Blaine Goss New Mexico State University
Widespread interest in intrapersonal communication--the study of how people process messages--began in the late 1960s and early 1970s, when speech departments updated their programs to include behavioral approaches to the study of communication. In those days, speech departments were a conglomeration of performance-oriented scholars coming from rhetorical traditions and speech scientists who were known as the speech and hearing faculty. Many such departments included broadcasting and, perhaps, theater arts as well. In short, if it had anything to do with oral communication, it was in the speech department. The addition of the psychological behavioral sciences offered another perspective to the study of speech.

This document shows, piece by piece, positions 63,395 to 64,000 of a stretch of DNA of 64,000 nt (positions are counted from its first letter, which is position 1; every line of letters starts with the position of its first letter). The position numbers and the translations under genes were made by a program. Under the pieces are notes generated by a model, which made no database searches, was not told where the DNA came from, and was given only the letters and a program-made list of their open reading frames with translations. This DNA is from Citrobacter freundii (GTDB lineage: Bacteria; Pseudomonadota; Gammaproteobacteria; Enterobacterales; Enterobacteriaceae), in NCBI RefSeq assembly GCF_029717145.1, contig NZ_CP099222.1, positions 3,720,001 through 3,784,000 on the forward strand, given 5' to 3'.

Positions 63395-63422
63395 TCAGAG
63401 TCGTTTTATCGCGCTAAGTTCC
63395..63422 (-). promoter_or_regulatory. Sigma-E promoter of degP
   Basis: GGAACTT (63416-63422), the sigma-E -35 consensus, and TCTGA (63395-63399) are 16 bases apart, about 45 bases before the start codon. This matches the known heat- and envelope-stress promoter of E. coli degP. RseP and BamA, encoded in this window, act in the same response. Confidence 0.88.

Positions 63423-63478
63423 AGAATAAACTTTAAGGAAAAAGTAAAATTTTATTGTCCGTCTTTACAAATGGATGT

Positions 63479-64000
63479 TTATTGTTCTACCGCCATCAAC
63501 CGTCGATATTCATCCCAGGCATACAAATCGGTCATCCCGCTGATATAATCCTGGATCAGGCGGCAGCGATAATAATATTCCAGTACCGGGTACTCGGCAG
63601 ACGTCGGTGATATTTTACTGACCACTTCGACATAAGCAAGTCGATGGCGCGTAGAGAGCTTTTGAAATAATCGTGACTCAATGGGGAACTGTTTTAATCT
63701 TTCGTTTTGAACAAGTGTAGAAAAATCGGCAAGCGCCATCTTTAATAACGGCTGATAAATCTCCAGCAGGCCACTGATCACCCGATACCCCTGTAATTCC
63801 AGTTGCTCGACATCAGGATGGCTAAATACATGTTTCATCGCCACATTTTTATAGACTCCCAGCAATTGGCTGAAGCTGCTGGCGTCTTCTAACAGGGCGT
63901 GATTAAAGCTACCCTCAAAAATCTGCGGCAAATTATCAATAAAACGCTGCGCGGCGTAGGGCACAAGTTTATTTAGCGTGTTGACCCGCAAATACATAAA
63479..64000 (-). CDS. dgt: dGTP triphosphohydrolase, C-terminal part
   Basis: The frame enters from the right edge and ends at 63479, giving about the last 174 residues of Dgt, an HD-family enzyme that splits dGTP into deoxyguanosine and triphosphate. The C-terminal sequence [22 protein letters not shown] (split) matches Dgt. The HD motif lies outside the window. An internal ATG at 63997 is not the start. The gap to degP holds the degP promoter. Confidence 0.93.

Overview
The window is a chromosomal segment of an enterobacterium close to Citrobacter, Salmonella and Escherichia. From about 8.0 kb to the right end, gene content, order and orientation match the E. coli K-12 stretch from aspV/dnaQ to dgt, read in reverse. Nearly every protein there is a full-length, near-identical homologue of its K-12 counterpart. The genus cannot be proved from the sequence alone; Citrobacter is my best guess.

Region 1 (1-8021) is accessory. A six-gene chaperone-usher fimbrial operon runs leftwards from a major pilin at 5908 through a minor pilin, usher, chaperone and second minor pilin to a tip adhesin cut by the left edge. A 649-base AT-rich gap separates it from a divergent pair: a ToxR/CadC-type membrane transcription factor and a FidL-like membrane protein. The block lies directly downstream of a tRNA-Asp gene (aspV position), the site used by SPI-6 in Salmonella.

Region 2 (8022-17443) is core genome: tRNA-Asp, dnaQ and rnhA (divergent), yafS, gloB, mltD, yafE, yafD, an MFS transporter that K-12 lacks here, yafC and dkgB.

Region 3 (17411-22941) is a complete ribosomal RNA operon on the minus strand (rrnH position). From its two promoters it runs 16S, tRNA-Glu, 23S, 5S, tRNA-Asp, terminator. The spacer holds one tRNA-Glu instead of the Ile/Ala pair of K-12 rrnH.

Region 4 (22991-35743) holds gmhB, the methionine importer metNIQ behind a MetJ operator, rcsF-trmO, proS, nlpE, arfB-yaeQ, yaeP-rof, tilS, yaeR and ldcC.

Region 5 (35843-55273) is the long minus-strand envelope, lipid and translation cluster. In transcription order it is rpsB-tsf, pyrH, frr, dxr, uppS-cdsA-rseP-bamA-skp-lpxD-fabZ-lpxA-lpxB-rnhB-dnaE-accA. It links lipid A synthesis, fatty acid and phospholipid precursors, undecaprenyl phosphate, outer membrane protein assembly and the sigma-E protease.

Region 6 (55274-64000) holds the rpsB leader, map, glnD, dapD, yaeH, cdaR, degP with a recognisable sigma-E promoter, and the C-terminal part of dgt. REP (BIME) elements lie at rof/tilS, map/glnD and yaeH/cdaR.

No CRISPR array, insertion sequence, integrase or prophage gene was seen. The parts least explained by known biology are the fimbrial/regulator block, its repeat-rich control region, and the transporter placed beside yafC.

Because the speech scientists were primarily interested in the productive and receptive skills of the communicator, they were the early intrapersonal communication scholars. Even if intervention was the speech and hearing department faculty's chief motive, clients were studied as language using speakers and listeners. Thus, early interest in intrapersonal communication focused on either listening behavior or some aspect of speech science (speech perception, language acquisition, audiology).
The professional associations also reflected a speech and hearing interest. For instance, the Speech Association of America (as it was known then) had a Speech Science Division composed primarily of speech and hearing scientists and clinicians.